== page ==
Two years ago today, I wrote my first blog post. It was on running a half marathon in my hometown. It was my third half marathon. Writing about the experience and it’s reflection on my past was a great way to start blogging, something I had been contemplating for at least a year by that point. You see, my zeal to run was borne from following the musings of others who felt similarly challenged with regards to their personal wellness.
And so, Hot Heels, Cool Kicks, & a Scalpel came to be. It’s a blog about what a traumamama does to get through the days and still be whole–a whole surgeon to her patients and their families, a whole researcher to the university and funding agencies, a whole teacher to her trainees and students, a whole peer to her colleagues, a whole friend, a whole sibling, a whole daughter, a whole spouse, a whole parent, a whole person who takes care of herself.
I was lucky to have hoodwinked my fabulously witty and sarcastic fellow traumamama @surgeoninkicks into this whole blogging thing soon after this first post. Our original connection was that we were both trying to make running part of our lives at a time when life and work was overwhelming and causing us to neglect ourselves. I had no idea how compelling her writing would be but I knew I needed to do this with her lacking the time to keep the content flowing on my own. Working on the blog together (it’s our form of joint therapy) has help our friendship grow in ways that I don’t think either of us imagined and we have also run together on many an occasion since then.
Finding time to run is still the hardest thing I do and running is my biggest physical challenge. Since my first real run without stopping at a whopping 15min/mi pace in August 2011, I have logged just about 1100 outdoor miles (and very few on treadmills). But I consistently run at an 11-11:45 pace these days (depending on hills and whether or not I have done a recent barre class!) and have finished 4 half marathons and a Ragnar Relay just this past year alone. Four days ago I ran that same hometown half marathon again. It was my third time. I posted this photo at the corrals with the caption “Suck it high school self-esteem issues.” It was a hit with my Facebook friends. (PS. if you hit Old Navy’s clearance rack in the summer you will have lots of $5 throw away fleece that comes in handy when the temperature at the start line is 29F)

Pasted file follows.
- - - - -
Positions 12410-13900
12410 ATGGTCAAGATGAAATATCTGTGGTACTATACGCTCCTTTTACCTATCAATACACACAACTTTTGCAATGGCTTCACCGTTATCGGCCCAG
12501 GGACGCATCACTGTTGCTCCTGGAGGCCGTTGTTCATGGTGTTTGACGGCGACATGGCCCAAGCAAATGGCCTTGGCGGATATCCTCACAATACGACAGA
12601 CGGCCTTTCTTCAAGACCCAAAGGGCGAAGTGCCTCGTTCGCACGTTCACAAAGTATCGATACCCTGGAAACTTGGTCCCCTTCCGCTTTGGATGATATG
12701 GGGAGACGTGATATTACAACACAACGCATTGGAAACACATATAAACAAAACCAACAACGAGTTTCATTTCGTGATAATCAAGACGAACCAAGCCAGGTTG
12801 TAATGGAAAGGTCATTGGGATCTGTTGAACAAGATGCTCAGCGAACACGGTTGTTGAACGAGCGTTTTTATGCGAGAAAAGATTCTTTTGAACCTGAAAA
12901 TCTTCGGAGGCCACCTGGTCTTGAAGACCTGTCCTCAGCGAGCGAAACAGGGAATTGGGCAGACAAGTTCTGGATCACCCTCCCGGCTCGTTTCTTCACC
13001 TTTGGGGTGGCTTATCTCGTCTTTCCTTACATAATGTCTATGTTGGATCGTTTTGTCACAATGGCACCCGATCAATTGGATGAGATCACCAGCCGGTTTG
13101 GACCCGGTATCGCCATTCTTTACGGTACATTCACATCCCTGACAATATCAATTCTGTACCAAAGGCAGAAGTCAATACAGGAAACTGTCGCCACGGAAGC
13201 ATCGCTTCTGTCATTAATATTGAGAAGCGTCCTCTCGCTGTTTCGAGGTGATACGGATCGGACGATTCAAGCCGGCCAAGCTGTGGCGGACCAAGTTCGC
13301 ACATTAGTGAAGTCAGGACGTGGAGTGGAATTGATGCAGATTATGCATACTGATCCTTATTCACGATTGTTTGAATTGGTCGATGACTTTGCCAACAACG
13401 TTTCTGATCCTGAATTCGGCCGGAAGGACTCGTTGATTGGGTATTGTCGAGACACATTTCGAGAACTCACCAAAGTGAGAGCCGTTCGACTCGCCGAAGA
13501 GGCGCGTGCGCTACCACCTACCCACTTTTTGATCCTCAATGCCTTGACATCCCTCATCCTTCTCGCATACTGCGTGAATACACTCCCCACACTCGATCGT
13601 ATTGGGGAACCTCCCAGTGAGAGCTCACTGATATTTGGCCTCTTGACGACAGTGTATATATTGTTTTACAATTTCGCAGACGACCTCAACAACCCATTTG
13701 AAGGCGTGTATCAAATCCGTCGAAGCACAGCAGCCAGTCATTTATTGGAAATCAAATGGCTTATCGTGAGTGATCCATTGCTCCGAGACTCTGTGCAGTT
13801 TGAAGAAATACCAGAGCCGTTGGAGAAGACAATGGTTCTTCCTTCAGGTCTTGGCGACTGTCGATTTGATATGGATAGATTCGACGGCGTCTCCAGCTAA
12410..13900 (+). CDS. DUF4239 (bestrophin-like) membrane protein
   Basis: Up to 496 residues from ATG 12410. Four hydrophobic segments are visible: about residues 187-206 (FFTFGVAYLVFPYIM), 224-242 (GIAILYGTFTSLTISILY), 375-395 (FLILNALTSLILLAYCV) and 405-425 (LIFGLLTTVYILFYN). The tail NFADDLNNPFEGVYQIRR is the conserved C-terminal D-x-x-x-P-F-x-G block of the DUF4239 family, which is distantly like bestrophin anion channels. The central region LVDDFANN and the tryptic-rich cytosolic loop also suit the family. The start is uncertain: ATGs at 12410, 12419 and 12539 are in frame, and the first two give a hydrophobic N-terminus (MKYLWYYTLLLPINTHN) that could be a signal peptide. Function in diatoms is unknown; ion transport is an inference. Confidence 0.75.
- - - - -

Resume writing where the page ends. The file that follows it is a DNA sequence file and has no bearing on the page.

With the 2 year anniversary of this blog, I want to say a continued suck it to self-neglect and thank you for continuing to read the random, somewhat disjointed, musings of two traumamamas who engage daily in the push and pull between their families, their patients, and their own well-being (fueled through food, fashion, fitness, humor, and sentimentality). Together we have written 195 blogs that have been viewed more than 1.2 million times and we now have 787 followers.
I hope you will continue to read, and subscribe, and share and I will continue trying to run as much as a I can.
Btw, there are a good amount of physicians (overall) competing in triathlons. That may also be an avenue you want to look at. Swimming is a very good exercise that would take the wear and tear off the legs when you have to stand for surgery a lot. Builds the core up also. Several of the local swim groups have a “masters” category for the parents.
One of the ladies swam until very very late in pregnancy. As a pool swimmer, she had trouble with flip turns after about month 6. 🙂 I had a running coach who ran until a week or so before she was due. Unfortunately, the pregnancy made her faster since she was fighting against carrying extra weight, and well, made the women look bad. Both of her labors were like a few hours and she was out of the hospital in less than 24 hours, perfectly healthy.
Keep up the great work!!! I don’t know how you find the time in a 24 hour period to do everything that you do. However, you’re inspiring and show us that it can be done!!! Congrats and give’em hell!!
I just want to thank the two of you for having this blog! I am a 4th year medical student heading into surgery and probably someday trauma surgery. You both have been an inspiration for me! Especially, since it has been tough to find friends/family/colleagues supportive of my interest, besides my awesome husband. I love seeing that while it’s not easy to be a mom/wife/trauma surgeon, it is doable! And I love that the two of you seem to do it with a smile on your faces (mostly!). Thanks again and good luck on those long runs!